In Martin Cruz Smith's Arkady Renko series, the protagonist, Renko informally adopts an orphan who is a chess genius. Playing at the genius level, the kid doesn't require a board or pieces. He, and those like him, can just recite moves. He has a virtual queen and doesn't even need hardware. If you're thinking about physically moving pieces, you're not playing chess.
It's probably the most famous classified operation of the US Security agencies known to man. At the moment the details are hazy to me, though known to be sinister and sneaky. Of course that's what intelligence services do. So what else is new? Well, what's new is that Black Mirror is showing some of the possibly dystopian consequences of what we know these new technologies might unleash on society given the new ubiquity of powerful IT tools and techniques. We're kind of sliding into it sideways without, I think, an adequate amount of useful terminology in the public mind.
So let me slide sideways a minute and go back to 9/11. When that happened, I was hanging out with a group called Brainstorms, and one of the members of the group was connected to the intelligence community. We asked this dude to help us understand what we have now come to know as 'asymmetrical warfare' and it was very difficult to get straight answers. That was a combination of his commitment to secrecy and our relative ignorance of the context of the intel warrior's job. Well one of the things that is very difficult to grasp is how many tens of thousands of programmers there are who now understand and have access to the kind of technology the intelligence services deploy. The asymmetrical warfare of small, agile coders with excellent software is on the other foot, as it were. The short term advantage is with the little guy.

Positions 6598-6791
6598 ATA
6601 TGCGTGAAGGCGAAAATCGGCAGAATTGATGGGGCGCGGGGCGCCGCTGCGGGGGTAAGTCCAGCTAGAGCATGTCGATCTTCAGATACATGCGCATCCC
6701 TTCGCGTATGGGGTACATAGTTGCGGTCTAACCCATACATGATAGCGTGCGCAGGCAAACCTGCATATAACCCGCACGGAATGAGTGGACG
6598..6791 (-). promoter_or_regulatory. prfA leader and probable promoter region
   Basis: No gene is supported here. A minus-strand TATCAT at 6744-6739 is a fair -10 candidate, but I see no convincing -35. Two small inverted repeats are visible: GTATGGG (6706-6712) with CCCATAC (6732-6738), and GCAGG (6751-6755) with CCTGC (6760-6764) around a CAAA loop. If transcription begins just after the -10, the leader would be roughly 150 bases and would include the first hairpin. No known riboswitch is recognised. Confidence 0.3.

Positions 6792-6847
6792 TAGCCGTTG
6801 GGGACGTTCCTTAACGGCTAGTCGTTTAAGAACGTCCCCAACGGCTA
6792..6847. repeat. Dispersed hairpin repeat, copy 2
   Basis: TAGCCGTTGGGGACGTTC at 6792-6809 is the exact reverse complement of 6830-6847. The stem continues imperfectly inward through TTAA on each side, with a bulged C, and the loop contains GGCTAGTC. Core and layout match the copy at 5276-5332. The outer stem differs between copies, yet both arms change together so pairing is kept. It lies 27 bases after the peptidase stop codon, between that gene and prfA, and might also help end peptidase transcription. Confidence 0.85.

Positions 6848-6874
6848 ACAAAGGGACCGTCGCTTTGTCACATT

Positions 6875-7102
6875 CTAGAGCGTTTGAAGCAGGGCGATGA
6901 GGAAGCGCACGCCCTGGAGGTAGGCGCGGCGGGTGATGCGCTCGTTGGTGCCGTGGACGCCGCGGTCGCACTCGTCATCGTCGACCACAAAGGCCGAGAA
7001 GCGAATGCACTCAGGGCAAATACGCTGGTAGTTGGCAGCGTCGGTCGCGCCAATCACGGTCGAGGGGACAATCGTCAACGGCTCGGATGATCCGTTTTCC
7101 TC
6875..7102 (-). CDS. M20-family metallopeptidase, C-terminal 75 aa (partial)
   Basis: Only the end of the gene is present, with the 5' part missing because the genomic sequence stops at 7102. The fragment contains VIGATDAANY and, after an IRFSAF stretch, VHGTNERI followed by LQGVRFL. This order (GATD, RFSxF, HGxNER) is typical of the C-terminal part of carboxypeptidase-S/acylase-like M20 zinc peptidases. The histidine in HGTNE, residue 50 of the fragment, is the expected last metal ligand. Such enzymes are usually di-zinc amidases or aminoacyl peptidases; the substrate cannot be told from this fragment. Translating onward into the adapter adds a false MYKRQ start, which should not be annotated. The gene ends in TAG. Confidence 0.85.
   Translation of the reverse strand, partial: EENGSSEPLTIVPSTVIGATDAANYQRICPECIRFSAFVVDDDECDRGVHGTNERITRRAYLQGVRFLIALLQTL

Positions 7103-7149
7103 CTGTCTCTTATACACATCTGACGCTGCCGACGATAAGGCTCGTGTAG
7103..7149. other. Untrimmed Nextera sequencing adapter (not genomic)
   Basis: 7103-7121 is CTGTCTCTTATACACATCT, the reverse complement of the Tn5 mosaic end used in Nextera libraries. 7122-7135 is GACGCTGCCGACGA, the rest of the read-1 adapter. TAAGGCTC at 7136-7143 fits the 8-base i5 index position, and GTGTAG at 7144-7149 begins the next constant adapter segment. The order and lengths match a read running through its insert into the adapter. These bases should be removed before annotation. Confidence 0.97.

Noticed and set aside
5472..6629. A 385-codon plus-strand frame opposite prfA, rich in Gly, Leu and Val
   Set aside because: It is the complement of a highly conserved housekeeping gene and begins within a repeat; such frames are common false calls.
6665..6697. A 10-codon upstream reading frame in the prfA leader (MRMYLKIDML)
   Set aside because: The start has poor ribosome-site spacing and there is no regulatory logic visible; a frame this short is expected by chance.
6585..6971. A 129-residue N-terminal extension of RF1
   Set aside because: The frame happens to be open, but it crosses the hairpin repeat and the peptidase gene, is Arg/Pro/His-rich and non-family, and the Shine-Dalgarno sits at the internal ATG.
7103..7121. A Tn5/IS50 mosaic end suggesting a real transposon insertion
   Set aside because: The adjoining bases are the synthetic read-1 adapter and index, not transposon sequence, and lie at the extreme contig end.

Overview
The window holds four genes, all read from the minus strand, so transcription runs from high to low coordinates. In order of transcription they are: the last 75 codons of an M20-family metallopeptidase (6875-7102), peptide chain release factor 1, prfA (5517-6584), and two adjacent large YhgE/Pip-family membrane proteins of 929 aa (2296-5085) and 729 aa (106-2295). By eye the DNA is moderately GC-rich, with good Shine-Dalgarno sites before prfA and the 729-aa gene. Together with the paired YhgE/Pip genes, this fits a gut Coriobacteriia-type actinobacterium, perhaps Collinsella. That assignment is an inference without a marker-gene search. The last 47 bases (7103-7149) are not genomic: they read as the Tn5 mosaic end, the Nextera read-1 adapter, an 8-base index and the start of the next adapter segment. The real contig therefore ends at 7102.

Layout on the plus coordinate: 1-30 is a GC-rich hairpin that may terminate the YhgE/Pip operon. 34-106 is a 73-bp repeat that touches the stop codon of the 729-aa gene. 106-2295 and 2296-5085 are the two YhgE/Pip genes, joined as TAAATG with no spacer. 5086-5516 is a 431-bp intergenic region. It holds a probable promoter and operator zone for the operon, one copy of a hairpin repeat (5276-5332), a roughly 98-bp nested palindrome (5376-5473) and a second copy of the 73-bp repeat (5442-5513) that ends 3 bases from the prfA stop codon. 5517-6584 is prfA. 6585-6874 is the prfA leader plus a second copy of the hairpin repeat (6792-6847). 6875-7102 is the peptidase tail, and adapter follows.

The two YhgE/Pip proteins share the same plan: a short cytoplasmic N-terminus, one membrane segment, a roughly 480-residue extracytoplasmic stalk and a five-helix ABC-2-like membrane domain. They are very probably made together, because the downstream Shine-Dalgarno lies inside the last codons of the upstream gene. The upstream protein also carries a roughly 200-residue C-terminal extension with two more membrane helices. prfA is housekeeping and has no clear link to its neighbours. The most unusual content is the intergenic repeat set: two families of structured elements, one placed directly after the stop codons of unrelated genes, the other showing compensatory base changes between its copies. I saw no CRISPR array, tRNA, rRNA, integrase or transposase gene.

So it occurs to me that as I get better at securing data for my clients, I should add a level of abstraction. Especially when it comes to describing best practices, it's very useful over the long term to talk about the customer in a way that isolates them. So I'm going to help anonymize my customers by giving their projects codenames. Nothing particulary spooky but spookish nonetheless.
"How many programmers does it take to change a lightbulb?" "None. That's a hardware problem" -- old joke
What a lovely thing is work. Putting your brain to somebody else's business and being paid to do so is the desire of every prisoner of the mind. And thus I have been reinvigorated from an unexpected corner. Operations. Hard drives. Routers. /opt. I have just recently discovered the joy of Linux server administration. I have to admit it's a lot more fun when you have three dozen very large servers to administer and everyone around you is quite comfortable that you have root. But this was the joyful gap that I didn't realize existed in all the years I endeavored to pull teeth in corporate IT and get the environment my brilliant developments deserved. I am three degrees of separation from end users, and for the first time in memory, I don't particularly mind it at all. I'm working for the machines.
What's doubly ironic about this is that I made a fairly loud exit from the world of Enterprise six years ago in abject frustration, looking desperately to find my place among open source and the clouds. Now, I want nothing more than to build my own datacenter in my garage. I want a DIY cloud, which is to say a big rack of hardware and some virtualization software. What would be lacking from a real cloud would be a real API, but that will be me. I'm the API of my own cloud and the captain of my soul. I think that making this move towards the machine is the fulfillment of yet another yearning on par with my move to stoicism. I had only thought I was dealing with reality in politics, but what I actually hungered for was the history of political philosophy. Similarly what I want in computing is access to the evolution of hardware and networks. Applications and clicks are as ephemeral as slogans and votes. Everybody does it without thought, what really counts is infrastructure.